Abstract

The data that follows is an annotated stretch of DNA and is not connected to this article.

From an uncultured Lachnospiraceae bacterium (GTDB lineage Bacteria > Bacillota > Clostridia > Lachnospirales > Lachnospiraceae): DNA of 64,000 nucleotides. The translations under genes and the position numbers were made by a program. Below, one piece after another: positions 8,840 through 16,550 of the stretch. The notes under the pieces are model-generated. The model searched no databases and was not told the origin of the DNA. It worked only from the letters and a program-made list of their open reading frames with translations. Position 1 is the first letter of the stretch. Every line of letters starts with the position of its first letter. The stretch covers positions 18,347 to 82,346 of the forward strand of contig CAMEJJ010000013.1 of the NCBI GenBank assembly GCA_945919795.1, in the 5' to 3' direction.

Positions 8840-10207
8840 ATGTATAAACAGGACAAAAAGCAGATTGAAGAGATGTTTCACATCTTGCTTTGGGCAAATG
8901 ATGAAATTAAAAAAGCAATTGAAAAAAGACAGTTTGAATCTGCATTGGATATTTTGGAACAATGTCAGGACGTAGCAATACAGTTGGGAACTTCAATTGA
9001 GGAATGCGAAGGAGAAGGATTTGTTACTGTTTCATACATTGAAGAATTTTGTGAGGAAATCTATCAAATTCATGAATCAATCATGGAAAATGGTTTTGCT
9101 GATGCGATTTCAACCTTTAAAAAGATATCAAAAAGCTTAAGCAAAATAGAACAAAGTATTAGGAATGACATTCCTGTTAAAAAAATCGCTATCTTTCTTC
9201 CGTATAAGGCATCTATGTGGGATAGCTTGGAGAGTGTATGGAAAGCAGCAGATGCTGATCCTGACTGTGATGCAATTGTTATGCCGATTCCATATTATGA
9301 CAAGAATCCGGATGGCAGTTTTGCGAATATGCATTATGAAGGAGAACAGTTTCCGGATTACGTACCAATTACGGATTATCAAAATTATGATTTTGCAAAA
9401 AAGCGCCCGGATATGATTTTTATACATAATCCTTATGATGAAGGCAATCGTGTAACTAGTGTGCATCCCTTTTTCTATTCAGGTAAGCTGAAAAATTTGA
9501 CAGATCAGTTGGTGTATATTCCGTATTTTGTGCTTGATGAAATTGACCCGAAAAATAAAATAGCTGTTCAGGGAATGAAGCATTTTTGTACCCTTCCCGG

The interactions of ions, organics, and microorganisms at the aqueous interface with kaolin-group minerals control many important geochemical processes in the environment. Kaolinite has both hydrophilic and relatively hydrophobic external surfaces that exhibit different adsorption phenomena. Our understanding of kaolin minerals in the environment is advancing as a result of molecular simulation and field studies. Molecular dynamics simulations reveal the structure and behavior of adsorbed ions and water molecules at the interface. The presence of microorganisms affects the formation and surfaces of kaolinite and halloysite. Mechanisms by which kaolin-group minerals complex, adsorb, and desorb radioactive pollutants in the subsurface can be understood by combining theory with observation.

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